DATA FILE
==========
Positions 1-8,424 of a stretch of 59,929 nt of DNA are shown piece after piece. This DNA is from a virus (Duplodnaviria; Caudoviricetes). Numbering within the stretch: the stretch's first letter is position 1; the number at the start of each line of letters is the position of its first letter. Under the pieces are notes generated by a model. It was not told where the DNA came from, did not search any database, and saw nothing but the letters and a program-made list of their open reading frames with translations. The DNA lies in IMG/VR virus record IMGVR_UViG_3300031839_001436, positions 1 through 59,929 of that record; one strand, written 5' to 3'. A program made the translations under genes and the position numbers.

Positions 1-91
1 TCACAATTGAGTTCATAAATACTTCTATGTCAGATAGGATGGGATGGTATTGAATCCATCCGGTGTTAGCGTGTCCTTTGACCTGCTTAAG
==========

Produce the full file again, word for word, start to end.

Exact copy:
Positions 1-8,424 of a stretch of 59,929 nt of DNA are shown piece after piece. This DNA is from a virus (Duplodnaviria; Caudoviricetes). Numbering within the stretch: the stretch's first letter is position 1; the number at the start of each line of letters is the position of its first letter. Under the pieces are notes generated by a model. It was not told where the DNA came from, did not search any database, and saw nothing but the letters and a program-made list of their open reading frames with translations. The DNA lies in IMG/VR virus record IMGVR_UViG_3300031839_001436, positions 1 through 59,929 of that record; one strand, written 5' to 3'. A program made the translations under genes and the position numbers.

Positions 1-91
1 TCACAATTGAGTTCATAAATACTTCTATGTCAGATAGGATGGGATGGTATTGAATCCATCCGGTGTTAGCGTGTCCTTTGACCTGCTTAAG